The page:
A warehouse with a 122-year history finds new life as a boutique hotel.

The heritage building that is now The Warehouse Hotel has a dark and illicit history going back more than a century. It was built as a godown on the bank of the Singapore River in 1895, at the height of the spice trade, and rumour has it that along with spices, opium was sold in many warehouses just like this one. Later on, many of these locations were used as illegal distilleries and became a hotbed for secret societies. Then in the mid ‘80s to the ‘90s, the building became a discotheque and a gathering ground for some very wild parties.


When arriving, the lobby is spacious and comfortable, but also cosy and intimate thanks to a warm, earthy and muted colour and material palette. The beautiful bones of the building have been retained and a custom pulley light installation alluding to the ‘old days’ hangs down from the pitched ceiling. The Warehouse Hotel balances all these rich historical touches with a clean and contemporary design language and the end result is a quiet and sophisticated space with an industrial edge.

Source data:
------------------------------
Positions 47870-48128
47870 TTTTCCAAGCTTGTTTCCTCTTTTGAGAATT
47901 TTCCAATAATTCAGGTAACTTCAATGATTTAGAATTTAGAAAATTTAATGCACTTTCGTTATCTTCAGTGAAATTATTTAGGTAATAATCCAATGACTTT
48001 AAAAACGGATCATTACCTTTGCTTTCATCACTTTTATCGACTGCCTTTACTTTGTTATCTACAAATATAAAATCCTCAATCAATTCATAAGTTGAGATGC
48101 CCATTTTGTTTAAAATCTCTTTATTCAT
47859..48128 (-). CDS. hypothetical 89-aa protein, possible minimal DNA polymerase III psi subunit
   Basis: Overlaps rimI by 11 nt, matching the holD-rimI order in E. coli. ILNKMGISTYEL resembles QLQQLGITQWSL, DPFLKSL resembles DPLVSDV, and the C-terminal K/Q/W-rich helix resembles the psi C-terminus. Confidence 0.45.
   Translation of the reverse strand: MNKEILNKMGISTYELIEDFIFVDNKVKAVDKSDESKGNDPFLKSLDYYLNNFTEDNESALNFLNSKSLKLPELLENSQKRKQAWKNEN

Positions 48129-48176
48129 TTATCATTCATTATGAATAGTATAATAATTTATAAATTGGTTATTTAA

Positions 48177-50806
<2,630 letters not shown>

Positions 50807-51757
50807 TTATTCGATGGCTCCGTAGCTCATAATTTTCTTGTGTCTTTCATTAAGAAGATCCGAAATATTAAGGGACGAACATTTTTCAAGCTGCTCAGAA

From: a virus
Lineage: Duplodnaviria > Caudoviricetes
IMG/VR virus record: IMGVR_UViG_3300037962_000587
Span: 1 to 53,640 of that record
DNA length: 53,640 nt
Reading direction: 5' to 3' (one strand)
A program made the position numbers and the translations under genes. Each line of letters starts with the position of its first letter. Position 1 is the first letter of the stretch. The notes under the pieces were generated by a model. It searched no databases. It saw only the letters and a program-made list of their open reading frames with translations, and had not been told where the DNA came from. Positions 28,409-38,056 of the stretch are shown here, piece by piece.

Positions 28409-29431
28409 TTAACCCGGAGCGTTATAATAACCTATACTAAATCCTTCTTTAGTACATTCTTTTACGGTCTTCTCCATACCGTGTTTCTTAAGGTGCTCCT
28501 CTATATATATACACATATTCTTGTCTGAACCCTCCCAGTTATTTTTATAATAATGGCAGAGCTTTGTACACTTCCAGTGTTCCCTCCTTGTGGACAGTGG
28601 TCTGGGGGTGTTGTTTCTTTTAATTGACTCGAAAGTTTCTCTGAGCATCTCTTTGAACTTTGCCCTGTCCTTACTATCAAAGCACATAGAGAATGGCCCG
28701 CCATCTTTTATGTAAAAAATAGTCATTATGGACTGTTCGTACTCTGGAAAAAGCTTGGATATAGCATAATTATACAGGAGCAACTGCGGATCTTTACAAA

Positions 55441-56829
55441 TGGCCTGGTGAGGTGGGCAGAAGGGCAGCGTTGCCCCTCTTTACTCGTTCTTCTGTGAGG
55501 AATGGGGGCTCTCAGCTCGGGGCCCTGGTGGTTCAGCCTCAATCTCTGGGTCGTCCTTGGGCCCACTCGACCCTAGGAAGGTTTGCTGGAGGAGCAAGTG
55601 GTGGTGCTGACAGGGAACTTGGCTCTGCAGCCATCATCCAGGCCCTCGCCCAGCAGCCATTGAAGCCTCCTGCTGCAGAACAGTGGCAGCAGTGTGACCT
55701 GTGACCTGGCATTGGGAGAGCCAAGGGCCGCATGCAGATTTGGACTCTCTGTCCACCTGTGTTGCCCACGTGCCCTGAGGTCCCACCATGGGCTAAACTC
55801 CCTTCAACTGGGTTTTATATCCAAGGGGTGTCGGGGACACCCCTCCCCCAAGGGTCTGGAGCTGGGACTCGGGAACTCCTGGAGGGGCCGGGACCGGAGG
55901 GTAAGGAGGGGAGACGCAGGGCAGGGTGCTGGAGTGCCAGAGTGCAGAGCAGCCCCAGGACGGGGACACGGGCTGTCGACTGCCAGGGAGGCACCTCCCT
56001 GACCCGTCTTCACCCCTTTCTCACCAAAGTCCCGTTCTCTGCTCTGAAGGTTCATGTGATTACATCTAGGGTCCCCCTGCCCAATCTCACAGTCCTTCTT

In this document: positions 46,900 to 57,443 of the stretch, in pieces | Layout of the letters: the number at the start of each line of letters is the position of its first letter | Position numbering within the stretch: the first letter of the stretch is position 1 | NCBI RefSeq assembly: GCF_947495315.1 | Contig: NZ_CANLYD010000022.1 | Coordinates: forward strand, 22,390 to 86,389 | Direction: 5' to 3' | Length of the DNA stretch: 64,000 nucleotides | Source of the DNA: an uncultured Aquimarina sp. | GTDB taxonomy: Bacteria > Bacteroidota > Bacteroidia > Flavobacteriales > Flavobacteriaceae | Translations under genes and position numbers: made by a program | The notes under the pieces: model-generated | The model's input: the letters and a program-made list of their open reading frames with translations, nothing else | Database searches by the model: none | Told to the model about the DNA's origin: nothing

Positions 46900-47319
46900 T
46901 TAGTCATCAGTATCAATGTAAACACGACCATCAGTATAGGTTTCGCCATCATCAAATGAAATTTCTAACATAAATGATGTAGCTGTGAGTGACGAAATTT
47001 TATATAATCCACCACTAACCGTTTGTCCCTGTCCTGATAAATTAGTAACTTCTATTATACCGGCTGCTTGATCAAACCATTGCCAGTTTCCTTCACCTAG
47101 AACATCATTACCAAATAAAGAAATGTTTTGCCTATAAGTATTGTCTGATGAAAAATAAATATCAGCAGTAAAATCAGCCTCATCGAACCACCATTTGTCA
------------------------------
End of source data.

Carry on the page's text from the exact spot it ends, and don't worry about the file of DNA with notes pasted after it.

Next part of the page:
The original bones of the building were kept, including columns and trusses, though new structural supports were also added. With its signature triple-pitched roof and original masonry walls, the rooms were designed to complement the building’s existing layout, making each one different. “That is the unique part of this project,” says Lee, founder and Creative Director of Asylum, responsible for the design of the space,  “There are 37 rooms and we had to design 34 different room formats.”
Other design considerations were to bring natural light into the rooms, and to ensure that they were all of a good size.




One of the hotel’s main goals is to serve as a “portal for local culture”. To that end, the hotel has collaborated with local partners where possible. These include, among others, Matter Prints (bed throws), Mud Rock (in-room coffee and tea mugs), and local designer Gabriel Tan and Edwin Low of Supermama (‘Objects of Vice’ retail installation of old objects at the front desk).


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